On my third day in Iceland, I had a quick breakfast of yogurt and granola, or rather, of yogurt drink and granola. It turned out that the stuff I thought was yogurt, Skyr, is more like a thin smoothie. It still worked fine, as I even like having granola with plain milk.
Outside, before getting on the bike, I took a picture of Héradsskolínn itself (click any picture to see it bigger):
And here is Óli Stef up close:
And here is the peak across the road, without its summit obscured by clouds:
I started riding west, back up Route 365. When I say ‘up’, I mean that there is a long hill that I had to climb as I headed out of Laugarvatn. Here’s a view of that same peak from a ways up the hill to the west:
This is a view looking downhill at the town:
While I was paused at this point, there was a pretty stream off to the side of the road:
As I rode along 365, I took pics of mountains that I hadn’t stopped for when I came through earlier in the week:
I also saw some more sheep, including a variegated one:
When I came within view of Thingfallavatn, I could see what looked like a geyser on the other side of the water:
Soon I got to Route 36, and headed north into the Thingvellir park. A little ways after getting into the park, I turned off on a side road that goes west along the north side of the lake. There I was able to get close to the lake, as at this parking area:
The lake, complete with a fisherman off to the left:
I walked along the water a bit, and observed some interesting seaweed, which was very brightly colored:
It was also very stringy:
The plant life on the ground was mostly low-growing stuff, and not all of it green:
Continuing along toward the center of the park, I soon came to the odder parts of the landscape. Namely, various geologic fissures:
Iceland, and the national park in particular, sits on the divide between the North American and European tectonic plates, which are moving apart very slightly each year. It’s this action that causes much of the ground breakage there.
Around these fissures, I also saw my first view of this long rock wall:
That wall borders the parliament plain (the Althing Vellir) itself. This is where the world’s first parliament met, established in the 10th century by the Viking settlers of Iceland.
When I got to the plain, I locked up the bike in a picnic area, and headed up some steps toward the rock wall. Here are some views of the plain from most of the way up:
There was a path in front of the rock wall, which went slightly downhill to the north:
And uphill to the south:
I followed the line of people uphill, and came to the top of the wall, with a viewing platform, and a good view of the lake and plain:
I could also see Óli Stef from up there:
At the top, there was also a parking area and visitors’ center. I went in and watched a few videos on the history and geology of the place. Apparently, the land in the plain is slowly sinking, which is why water flows over so much of the places that people once camped for the annual assembly.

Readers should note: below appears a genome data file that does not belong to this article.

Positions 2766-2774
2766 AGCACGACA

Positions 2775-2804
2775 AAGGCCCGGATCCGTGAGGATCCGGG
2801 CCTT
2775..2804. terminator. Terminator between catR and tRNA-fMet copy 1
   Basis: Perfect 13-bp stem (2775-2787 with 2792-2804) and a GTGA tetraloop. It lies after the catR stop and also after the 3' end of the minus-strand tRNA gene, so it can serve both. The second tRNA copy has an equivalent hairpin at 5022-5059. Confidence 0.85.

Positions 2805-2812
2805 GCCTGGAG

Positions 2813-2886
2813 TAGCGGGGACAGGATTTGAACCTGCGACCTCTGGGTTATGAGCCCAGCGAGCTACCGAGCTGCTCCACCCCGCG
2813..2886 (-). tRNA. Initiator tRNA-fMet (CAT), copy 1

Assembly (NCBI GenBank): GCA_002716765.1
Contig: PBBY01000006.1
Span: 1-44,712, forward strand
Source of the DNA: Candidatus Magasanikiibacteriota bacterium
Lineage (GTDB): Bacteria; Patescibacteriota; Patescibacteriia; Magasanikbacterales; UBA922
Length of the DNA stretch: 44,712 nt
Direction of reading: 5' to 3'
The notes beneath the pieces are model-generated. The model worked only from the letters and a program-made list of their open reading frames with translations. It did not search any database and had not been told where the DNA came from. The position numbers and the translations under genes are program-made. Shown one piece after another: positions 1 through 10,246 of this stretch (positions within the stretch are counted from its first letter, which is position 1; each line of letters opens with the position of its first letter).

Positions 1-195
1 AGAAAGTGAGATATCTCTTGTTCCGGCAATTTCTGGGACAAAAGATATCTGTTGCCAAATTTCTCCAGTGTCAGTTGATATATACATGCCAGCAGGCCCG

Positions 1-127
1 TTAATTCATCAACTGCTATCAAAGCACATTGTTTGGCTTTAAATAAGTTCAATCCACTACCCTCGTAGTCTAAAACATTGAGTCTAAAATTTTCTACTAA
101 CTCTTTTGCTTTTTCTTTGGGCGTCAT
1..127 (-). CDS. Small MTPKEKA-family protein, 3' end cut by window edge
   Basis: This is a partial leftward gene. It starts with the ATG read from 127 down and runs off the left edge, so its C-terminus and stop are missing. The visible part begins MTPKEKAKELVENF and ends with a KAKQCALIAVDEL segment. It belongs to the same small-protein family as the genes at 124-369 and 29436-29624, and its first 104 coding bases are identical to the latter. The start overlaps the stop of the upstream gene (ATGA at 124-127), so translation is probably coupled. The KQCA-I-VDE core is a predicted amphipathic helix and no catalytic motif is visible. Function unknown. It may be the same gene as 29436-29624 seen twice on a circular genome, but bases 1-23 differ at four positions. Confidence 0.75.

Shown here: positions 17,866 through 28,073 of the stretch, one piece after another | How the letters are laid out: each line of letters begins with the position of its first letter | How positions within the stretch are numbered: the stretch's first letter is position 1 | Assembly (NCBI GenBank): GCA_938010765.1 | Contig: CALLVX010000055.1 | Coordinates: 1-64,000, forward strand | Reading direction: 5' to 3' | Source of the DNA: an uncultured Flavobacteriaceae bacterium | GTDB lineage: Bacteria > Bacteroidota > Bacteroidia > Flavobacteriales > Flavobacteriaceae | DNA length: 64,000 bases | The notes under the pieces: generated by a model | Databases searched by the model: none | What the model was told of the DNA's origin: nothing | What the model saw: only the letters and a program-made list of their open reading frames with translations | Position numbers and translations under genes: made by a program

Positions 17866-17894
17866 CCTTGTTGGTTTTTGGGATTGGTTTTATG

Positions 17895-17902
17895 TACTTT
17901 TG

Here is the view back down the path along the wall, just before I headed down that way:
More of the wall:
Here, marked by the flagpole, is the Law Rock, where the Law Speaker would recite the country’s laws:
Looking down at the plain from here:
Further along the wall, I came to water flowing down from above:
Looking down from a bridge over the stream:
And here the water flows onto the plain:
I headed down onto the plain after that. Here’s a view looking south:
And looking back up to the Law Rock:
I wandered through the little collection of buildings on the plain, including a small church. There is a graveyard there:
And behind the buildings is this mysterious tree:
A wider fissure:
And here there is a diver getting ready to swim along the tectonic divide:
I headed back to the bike at this point, and noticed the lava rocks found around the picnic area:
On my way away from the plain, I saw some geese – a type that I don’t generally see in the US:
Riding eastward, I stopped to check out a couple of hiking trails in the park. The first one took me through some tundra:
There was a cable running across the ground, for some reason:
I came to a waterway which had more of the neon seaweed, as well as a much stranger growth of stuff on and in the water:
The other trail I hiked took me through a stand of evergreen trees:
And then up a hill which has a neat gully cutting across it:
There was another pleasant view from up there (looking west):
Once I hiked back down from there, I rode out of the park, back toward Laugarvatn. At the park exit, I stopped and took this picture to the north:
I had a rain-free day this time, but still wanted a shower when I got back to the hostel.
I met this individual in the hostel parking lot when I arrived back:
It was very friendly, and must belong to someone, as it was wearing a collar (but no tag).
After cleaning up, I had dinner in the hostel cafe, this time getting an item not written on the menu. It was local trout, baked with a cheese sauce, and with fried potatoes and salad on the side:
It was quite delicious, and a nice end to the day.
Next: back to the city